PDA

View Full Version : Fisher and Lester

Sox34
06-10-2005, 01:48 PM
On page 157, it says that the actual IBNR need, as determined in Exhibit I, is \$1,302,000 ... but in looking at exhibit I, I dont' see how that is calculated. Can someone tell me how to calc this from what is given?

Thanks!

Examinator
06-10-2005, 02:00 PM
Sum of earned premium = \$13,600,000.
Expected ultimate losses = 60% of this, or \$8,160,00
Losses incurred to date = \$6,857,849.
IBNR need is the difference between ultimate and to date, or = \$1,302,151.

Sox34
06-10-2005, 02:14 PM
Thanks, Examinator. Do you also know why they use the same development factors (as calc in exhibit V) for the different situations? We are given different triangles in exhibits I-IV, so I don't see why we use the same LDFs as found using exhibit I data.

Examinator
06-10-2005, 02:20 PM
I think it's pretty standard to use a three-year mean (where available) of the link ratios, or a three-year weighted ratio. I'm not sure, otherwise. I think the main idea in this article is claim cost and reserve management trends within the three methods discussed.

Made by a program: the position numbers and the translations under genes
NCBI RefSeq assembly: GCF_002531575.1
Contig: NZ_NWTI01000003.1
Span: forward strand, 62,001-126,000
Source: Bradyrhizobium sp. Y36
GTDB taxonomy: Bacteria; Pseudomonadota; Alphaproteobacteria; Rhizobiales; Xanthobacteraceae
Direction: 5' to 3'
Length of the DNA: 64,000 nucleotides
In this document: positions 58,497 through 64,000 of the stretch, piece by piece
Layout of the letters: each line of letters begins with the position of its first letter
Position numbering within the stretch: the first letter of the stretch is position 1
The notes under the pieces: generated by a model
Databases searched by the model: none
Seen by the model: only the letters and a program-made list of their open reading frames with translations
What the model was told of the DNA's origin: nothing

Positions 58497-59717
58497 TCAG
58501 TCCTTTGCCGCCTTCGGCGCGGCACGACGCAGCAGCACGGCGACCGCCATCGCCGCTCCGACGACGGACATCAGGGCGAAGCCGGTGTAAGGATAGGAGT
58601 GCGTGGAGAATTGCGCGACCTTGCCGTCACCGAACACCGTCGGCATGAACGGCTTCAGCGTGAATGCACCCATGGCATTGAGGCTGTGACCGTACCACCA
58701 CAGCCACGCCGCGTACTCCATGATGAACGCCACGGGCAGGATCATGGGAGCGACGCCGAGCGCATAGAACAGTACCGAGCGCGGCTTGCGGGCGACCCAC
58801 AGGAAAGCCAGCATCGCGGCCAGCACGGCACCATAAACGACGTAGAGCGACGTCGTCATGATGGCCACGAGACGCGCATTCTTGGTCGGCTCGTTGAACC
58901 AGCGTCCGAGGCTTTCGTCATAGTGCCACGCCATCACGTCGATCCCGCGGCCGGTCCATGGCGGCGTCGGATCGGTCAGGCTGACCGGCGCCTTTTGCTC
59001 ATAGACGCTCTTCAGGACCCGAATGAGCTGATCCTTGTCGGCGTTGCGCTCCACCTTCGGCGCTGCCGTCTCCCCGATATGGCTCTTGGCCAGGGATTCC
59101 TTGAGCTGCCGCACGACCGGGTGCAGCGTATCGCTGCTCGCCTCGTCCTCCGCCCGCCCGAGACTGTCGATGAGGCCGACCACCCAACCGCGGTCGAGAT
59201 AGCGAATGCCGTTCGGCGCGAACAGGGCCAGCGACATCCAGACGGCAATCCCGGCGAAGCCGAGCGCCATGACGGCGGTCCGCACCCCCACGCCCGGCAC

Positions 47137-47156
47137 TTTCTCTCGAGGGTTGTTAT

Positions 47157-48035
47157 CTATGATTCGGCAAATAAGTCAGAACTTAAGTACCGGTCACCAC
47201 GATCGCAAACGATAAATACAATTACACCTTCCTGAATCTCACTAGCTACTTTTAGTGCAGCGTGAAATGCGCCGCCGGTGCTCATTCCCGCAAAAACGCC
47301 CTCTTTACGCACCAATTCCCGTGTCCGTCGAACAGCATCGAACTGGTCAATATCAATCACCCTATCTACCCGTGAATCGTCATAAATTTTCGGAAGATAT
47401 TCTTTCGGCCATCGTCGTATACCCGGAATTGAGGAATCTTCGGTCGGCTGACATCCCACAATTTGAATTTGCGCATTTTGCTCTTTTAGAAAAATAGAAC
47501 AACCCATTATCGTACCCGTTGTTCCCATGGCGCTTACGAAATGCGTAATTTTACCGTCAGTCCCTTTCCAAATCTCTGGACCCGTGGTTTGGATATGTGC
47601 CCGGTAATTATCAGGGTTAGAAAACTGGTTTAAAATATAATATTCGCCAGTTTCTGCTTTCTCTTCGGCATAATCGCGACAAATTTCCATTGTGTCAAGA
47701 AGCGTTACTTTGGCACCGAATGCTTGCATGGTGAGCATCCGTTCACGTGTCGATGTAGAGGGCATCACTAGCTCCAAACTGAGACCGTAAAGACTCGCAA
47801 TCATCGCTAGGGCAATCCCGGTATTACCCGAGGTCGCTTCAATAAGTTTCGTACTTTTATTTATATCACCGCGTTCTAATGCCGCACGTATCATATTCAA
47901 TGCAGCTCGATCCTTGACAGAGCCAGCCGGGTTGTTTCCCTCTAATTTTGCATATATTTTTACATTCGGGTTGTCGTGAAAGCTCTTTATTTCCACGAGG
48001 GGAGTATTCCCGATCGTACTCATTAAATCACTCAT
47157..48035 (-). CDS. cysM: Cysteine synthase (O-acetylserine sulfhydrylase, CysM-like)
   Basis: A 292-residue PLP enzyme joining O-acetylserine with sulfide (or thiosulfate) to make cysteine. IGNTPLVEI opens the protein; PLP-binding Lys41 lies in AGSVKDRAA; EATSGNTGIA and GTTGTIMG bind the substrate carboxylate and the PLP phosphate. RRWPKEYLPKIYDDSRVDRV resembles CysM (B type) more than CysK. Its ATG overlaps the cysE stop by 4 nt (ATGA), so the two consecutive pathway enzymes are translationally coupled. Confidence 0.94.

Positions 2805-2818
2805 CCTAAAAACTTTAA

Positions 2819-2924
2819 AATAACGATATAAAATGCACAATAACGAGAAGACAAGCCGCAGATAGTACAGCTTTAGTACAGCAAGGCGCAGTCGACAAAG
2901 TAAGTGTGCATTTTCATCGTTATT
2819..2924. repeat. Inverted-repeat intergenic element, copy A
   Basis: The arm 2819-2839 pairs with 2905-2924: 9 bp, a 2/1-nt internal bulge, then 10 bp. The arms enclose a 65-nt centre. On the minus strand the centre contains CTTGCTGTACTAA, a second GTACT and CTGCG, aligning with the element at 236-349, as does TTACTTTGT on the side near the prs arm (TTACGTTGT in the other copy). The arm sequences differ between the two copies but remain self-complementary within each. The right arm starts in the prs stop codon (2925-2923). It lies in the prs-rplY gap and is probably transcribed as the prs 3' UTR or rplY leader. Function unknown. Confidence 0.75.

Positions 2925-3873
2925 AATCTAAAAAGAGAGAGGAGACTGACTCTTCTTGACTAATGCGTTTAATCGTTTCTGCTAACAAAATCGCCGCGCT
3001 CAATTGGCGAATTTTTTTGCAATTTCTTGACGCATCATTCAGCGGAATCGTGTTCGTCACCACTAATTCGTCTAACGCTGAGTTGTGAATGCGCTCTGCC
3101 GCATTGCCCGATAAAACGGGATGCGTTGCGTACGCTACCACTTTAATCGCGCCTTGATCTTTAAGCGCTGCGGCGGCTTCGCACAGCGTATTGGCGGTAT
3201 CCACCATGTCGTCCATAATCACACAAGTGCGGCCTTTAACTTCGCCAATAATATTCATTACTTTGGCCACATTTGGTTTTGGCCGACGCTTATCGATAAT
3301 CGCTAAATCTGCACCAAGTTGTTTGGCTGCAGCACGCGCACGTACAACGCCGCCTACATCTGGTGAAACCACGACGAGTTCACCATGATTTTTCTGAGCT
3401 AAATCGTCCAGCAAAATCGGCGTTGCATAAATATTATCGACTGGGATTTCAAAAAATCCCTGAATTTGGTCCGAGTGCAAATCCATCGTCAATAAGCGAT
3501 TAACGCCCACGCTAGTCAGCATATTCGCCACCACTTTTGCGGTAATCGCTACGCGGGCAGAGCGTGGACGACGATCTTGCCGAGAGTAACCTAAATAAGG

Sox34
06-10-2005, 03:06 PM
I think it's pretty standard to use a three-year mean (where available) of the link ratios, or a three-year weighted ratio. I'm not sure, otherwise. I think the main idea in this article is claim cost and reserve management trends within the three methods discussed.

Thanks. I was just concerned with why they used the same LDFs in the Deteriorating Loss Ratio situation as the Static Situation when we are given a triangle in Exhibit II that corresponds to the former. The authors even say that a weakness is that the expected loss ratio approach here yields the same results as the static case because the exp loss ratio and the LDFs haven't changed... which doesn't have to be the case. Anyway, it's probably not a big deal. I'll just move on :) thanks again for the help.

Examinator
06-10-2005, 03:10 PM
I think that's the point they're trying to make: strengths and weaknesses of each method in each situation. I don't think there's anything really deep going on here in this article.